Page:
Socal Self Storage Vs. Clark Family Holdings, et al.
Stephen H. Smith, Peter W. Felchlin and Lauren A. R. Lofton obtained judgment on behalf of three clients, a business landowner and two former property owners, in which the plaintiff alleged causes of action for negligence, trespass, nuisance and conversion against the clients, and inverse condemnation against several public agencies, for damage to plaintiff's storage facility.
In December 2010, a significant rainstorm occurred in Southern California, particularly near the border of San Bernardino and Riverside counties. The inundation of water resulted in the overflow of a nearby uphill basin, which propelled water, mud, rocks and debris downhill from the basin, through the city, over the property of the business landowner and its adjoining neighbors, and ultimately into plaintiff's storage facility. Plaintiff's storage facility was situated at the bottom of the hill, in front of a flood control channel. Plaintiff claims to have suffered damages exceeding $1 million.
Plaintiff initially alleged that the clients altered their property so as to increase the flow of water, mud, rocks and debris into plaintiff's storage facility during the storm. This was disproven during discovery, however. Plaintiff then adopted the position that because the clients failed to protect or otherwise actively stop the flow of water, mud, rocks and debris onto plaintiff's property, i.e., through putting up sand bags, the clients were liable under Keys v. Romley (1966) 64 Cal.2d 396, the latter of which requires reasonableness in conduct when discharging water on the property of a lower landowner.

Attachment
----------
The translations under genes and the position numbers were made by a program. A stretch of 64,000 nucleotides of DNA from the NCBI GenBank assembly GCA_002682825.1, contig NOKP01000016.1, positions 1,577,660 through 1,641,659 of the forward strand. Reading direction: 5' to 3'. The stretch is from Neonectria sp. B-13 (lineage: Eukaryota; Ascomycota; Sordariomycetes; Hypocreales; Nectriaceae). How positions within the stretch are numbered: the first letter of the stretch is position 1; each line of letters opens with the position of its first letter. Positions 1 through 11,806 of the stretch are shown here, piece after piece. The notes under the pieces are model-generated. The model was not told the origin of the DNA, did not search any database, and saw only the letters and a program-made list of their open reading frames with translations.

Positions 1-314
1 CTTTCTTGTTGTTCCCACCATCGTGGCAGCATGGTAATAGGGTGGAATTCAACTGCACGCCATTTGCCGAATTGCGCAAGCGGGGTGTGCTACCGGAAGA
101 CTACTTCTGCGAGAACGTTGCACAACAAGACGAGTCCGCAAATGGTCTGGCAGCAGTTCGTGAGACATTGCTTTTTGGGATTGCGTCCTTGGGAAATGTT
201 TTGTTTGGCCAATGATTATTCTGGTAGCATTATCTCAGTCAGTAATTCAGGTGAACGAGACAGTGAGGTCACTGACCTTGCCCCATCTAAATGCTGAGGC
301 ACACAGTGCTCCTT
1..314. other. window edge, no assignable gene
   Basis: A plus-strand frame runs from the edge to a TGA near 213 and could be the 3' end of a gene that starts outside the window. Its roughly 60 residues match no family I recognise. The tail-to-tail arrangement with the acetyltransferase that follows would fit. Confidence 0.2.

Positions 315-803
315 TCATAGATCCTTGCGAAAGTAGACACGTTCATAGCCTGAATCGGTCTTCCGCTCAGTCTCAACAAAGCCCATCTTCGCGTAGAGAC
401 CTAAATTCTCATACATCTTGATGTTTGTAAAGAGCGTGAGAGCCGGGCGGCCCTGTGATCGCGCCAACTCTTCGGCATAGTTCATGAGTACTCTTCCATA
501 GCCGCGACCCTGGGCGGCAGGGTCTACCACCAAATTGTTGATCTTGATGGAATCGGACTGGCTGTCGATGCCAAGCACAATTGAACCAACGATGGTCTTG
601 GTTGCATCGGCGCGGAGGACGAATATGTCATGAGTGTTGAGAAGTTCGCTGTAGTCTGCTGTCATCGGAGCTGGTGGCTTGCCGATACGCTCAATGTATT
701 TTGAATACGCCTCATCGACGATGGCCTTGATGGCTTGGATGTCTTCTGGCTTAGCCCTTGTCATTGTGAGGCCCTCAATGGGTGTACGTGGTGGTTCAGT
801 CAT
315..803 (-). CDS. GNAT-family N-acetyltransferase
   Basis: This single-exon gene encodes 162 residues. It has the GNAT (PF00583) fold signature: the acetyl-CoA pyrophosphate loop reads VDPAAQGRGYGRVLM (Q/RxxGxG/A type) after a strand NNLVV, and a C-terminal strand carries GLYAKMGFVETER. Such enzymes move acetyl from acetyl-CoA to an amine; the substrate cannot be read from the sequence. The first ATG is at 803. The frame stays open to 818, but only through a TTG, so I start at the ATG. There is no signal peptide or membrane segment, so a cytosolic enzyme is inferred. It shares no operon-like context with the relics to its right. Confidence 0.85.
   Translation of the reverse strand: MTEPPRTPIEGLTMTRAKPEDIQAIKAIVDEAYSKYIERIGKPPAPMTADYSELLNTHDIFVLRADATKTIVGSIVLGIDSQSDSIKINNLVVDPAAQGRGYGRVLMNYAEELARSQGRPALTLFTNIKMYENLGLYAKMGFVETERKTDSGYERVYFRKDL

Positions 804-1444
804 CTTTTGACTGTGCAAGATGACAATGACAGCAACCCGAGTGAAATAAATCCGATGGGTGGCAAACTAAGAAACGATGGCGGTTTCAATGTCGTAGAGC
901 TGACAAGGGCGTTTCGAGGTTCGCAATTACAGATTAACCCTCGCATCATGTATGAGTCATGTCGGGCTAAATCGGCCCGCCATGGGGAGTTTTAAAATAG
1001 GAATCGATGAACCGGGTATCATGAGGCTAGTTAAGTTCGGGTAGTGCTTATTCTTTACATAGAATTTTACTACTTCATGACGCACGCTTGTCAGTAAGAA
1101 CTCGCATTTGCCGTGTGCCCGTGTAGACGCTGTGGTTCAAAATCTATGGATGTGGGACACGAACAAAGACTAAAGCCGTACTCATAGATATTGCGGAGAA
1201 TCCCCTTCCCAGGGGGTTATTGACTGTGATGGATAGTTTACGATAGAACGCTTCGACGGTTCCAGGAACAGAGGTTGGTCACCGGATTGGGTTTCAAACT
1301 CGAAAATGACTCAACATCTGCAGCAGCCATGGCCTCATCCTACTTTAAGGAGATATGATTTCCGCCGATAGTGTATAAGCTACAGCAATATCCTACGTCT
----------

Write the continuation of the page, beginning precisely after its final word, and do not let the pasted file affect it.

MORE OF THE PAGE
The clients sought summary judgment on the grounds that they did not owe a duty to plaintiff to protect against unforeseeable damage as well as the fact that it was undisputed that they did nothing to cause water, mud, rocks and debris from entering plaintiff's property. It was also argued that Keys' reasonableness of conduct analysis did not apply where the clients took no action to prevent water, mud, rocks and debris from entering plaintiff's property. Finally, the former clients argued that they could not be liable to plaintiff where they had no ownership interest in the property at the time of the incident.
In opposition, plaintiff argued that Keys required reasonable conduct and that it was an issue of fact for the jury to determine whether the client's inaction was reasonable. Plaintiff further argued that a property owner could not insulate itself from liability for structures or alterations to property performed by a prior owner. In essence, plaintiff argued strict liability for any current property owner, based on the conduct of the original builder of the property and structures thereon, or any prior owner making improvements to property.
Following extensive oral argument, the court granted summary judgment on numerous grounds: (1) the clients did not breach any duty since they made no alterations to their property and did not reasonably foresee plaintiff's damages from the December 2010 rainstorm; (2) the clients did not intentionally, negligently or recklessly enter plaintiff's property or interfere with plaintiff's use and enjoyment since mud, debris and rock did not originate from the clients; (3) the clients did not dispose plaintiff of personal property as there was no evidence that the alleged water had any substantial factor in causing plaintiff's damage; (4) the cause of plaintiff's damage was related to structural failures on plaintiff's property; and (5) the former property owners could not be liable to plaintiff where they did not own the property at the time of the incident.